Sharon Collaros ----Guest Blog

The day Taylor asked me to write about my experience with yoga I was so excited and proud that my practice became perfect material for a Saturday Night Live skit. I was a hot mess. My breath was erratic so I was distracted, my balance came to a screeching halt and my habitual recruitment of my trapezoids to act as bandhas reasserted itself. I wanted Taylor to see that he had made a good choice in asking me and there I was…in complete antithesis of what yoga truly is…striving for deeper forward bends, a perfectly executed balancing series and a bind in Marichyasana without the need for an adjustment. Such an embarrassing admission but true damn it! To summarize, I was on Planet Sharon’s Brain, all up in my head, and completely attached to an outward appearance/outcome. And so I laughed. I had to! For you see, one of the many reasons I practice yoga is to help me detach. Detach from my perceptions of my own limitations and strengths, detach from my notions of outward appearances and detachment from the habitual judgments of what I proclaim myself to be at any given time, and detachment from my need for validation. One of the many reasons I love Ganesh is he reminds me that the only obstacle in my path is me. So when my mind begins shouting “how long you been practicing, honey?” “for the love of God, Sharon, find your fricking bandhas!” or “where in the hell did your balance go today, sister?” or even “way to go, girl…you had a great practice!” I take myself out of the present moment and start judging and assessing rather than just doing. And then it’s no fun anymore. And I don’t like not having fun. And Lordy am I a tough judge. And I rather wither under such harsh scrutiny. So I go back to the tools…I breath. I breathe again. Increasingly drishti has new meaning and my Holy Grail of a quest to find my bandhas re-activates. And lo and behold! I am out of my head and the letting go begins anew.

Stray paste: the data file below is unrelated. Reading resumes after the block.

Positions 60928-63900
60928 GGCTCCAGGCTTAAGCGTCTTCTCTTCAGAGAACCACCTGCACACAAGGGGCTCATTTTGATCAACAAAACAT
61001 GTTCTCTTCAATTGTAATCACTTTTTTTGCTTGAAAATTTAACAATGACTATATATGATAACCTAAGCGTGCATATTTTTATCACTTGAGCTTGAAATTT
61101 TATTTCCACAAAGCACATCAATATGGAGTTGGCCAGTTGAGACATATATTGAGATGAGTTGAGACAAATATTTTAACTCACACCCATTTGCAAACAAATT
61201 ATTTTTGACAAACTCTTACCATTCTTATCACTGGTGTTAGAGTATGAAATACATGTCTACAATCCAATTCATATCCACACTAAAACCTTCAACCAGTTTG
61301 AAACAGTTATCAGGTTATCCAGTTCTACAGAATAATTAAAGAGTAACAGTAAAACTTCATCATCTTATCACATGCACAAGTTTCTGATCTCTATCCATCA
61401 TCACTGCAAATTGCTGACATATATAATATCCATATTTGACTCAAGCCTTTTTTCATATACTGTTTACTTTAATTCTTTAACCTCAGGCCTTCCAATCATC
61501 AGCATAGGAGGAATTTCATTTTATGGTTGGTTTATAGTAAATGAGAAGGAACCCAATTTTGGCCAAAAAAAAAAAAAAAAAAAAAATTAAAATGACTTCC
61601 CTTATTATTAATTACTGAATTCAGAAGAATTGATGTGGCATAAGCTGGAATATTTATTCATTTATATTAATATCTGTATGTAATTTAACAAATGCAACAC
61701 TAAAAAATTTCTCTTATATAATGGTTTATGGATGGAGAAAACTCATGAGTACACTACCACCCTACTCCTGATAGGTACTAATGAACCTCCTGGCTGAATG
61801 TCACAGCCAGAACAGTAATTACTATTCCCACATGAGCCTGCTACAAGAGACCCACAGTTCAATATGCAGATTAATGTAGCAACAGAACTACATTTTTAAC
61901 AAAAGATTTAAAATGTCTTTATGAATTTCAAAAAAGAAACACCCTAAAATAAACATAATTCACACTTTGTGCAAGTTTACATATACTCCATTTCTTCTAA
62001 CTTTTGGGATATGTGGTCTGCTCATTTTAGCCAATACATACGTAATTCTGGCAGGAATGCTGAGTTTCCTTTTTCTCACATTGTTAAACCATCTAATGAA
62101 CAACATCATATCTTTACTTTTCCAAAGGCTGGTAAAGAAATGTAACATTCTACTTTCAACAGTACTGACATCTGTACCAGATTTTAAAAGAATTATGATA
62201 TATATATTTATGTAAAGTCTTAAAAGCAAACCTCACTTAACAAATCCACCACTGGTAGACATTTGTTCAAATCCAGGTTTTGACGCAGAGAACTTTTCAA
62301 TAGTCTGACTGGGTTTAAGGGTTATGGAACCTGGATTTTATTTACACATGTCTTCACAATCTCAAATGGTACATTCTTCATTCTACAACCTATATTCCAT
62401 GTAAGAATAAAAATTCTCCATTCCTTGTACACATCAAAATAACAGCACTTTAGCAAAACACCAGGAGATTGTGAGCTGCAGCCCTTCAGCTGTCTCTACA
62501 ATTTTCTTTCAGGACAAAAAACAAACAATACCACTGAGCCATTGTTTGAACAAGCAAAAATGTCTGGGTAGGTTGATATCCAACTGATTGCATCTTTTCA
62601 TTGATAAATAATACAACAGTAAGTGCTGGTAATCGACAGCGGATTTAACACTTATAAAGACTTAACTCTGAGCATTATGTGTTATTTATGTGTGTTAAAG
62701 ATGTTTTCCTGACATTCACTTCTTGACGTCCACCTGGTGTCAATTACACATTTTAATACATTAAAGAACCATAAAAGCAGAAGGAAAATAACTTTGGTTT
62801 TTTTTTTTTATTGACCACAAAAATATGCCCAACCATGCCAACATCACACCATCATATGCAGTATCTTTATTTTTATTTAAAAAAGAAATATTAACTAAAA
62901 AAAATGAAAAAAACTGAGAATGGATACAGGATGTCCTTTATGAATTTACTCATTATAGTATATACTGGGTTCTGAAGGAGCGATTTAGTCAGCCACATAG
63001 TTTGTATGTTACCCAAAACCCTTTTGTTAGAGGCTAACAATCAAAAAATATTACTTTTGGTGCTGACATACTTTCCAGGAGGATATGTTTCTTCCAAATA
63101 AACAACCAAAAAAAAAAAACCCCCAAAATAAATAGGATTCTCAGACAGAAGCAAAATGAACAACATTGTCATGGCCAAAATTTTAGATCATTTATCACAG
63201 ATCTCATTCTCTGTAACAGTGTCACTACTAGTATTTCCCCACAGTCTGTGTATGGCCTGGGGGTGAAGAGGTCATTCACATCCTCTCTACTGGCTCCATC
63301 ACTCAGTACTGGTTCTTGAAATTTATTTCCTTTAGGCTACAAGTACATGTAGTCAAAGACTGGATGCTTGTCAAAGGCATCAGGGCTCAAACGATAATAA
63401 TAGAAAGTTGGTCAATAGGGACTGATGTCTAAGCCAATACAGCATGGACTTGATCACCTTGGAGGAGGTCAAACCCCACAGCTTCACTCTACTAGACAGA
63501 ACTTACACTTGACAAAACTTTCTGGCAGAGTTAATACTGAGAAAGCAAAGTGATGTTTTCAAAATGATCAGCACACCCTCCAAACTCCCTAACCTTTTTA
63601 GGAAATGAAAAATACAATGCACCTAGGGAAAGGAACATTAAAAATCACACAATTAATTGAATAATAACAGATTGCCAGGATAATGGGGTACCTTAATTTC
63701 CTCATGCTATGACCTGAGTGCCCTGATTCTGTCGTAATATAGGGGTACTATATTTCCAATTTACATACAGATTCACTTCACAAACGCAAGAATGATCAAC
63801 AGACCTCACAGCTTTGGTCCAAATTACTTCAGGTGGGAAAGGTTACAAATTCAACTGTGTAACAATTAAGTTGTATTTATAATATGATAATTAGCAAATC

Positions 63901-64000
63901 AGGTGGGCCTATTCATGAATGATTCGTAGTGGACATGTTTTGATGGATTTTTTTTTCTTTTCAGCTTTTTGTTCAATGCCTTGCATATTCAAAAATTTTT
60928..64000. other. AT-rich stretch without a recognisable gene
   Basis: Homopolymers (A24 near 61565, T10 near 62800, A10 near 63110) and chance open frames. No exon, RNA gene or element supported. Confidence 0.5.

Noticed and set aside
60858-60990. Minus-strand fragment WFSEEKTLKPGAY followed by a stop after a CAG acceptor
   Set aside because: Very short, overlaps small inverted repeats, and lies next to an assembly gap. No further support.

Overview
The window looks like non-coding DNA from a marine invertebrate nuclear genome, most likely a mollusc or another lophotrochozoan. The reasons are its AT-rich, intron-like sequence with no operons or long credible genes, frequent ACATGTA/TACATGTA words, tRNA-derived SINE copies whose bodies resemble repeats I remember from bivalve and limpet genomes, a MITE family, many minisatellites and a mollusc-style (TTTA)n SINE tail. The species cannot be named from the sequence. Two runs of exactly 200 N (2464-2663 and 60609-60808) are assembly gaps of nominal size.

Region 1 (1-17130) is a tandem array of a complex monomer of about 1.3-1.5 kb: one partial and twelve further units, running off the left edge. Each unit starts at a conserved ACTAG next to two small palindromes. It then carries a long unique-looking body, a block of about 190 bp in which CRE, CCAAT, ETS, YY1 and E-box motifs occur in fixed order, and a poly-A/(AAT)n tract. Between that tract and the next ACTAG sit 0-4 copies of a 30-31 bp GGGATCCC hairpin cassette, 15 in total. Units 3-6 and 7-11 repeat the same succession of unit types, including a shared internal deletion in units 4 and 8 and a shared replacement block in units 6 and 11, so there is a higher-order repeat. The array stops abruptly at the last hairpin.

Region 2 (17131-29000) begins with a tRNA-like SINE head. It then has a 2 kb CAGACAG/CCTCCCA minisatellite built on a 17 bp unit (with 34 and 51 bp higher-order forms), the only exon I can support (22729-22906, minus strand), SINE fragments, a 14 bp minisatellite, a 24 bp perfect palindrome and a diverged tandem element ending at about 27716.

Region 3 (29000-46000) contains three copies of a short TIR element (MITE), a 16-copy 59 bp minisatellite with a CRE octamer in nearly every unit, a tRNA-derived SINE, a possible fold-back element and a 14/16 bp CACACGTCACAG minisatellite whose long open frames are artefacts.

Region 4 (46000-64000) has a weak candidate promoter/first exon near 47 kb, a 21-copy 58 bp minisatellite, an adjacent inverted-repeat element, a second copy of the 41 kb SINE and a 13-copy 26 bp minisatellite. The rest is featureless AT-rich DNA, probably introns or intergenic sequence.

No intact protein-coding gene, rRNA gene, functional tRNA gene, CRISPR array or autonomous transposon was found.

I love studying and practicing with Taylor and all of my Morning Mysore friends! I believe deeply in the teacher/student relationship and I value the knowledge and lineage Taylor has going directly to K. Pattahbi Jois. I also value the lessons I have learned about myself on the mat more than any book knowledge I got from college and post-grad work. I have learned that my faith in God is true, my journey on the Eight Limbed path is sincere, and that I am much more strong, capable, smart and beautiful than I ever believed.

Yoga and the Eight Limbed Path is how I go about this quest of finding peace, finding my dharma and finding my true self. (Thanks Stephen Cope) I am more confident not because I can stand on my head, but because of the hard work and albeit not perfect…consistency of my practice. I feel smarter because the practice is intellectually stimulating and the body of written knowledge is so vast that I’ll never get to read everything I want. I feel more beautiful not because my body is more toned and supple, but because I see the seer and she is lovely.

Those who know me are aware that I smile and laugh easily, love people, connections, and have a big appetite for love. You may also know I am anxious as well. The grounding practice of the primary series is a physical, spiritual and emotional mantra to my sometimes-distracted mindbody. I now have more focus; more directed intentional energy and even more love because as I continue to grow as a yogi, my compassion for myself on the mat transfers to others off the mat.

Yoga is life. It’s about how we life right in a world. “It’s how we get together and become natural once again.” It’s about taking right steps and then watching what happens without preconceived notions of what it will look like. Life for me is easier with yoga. It just is. I’m not saying it’s easy. But it’s easier. Life is more joyful with yoga. It just is. And I feel the prana.

I am thankful for Taylor. He has patiently watched me and given adjustments, encouragement, philosophical questions to ponder and occasionally some well deserved shit. I am not an easy student. I respect him and dedicate this small essay to him.

Practice and all is coming!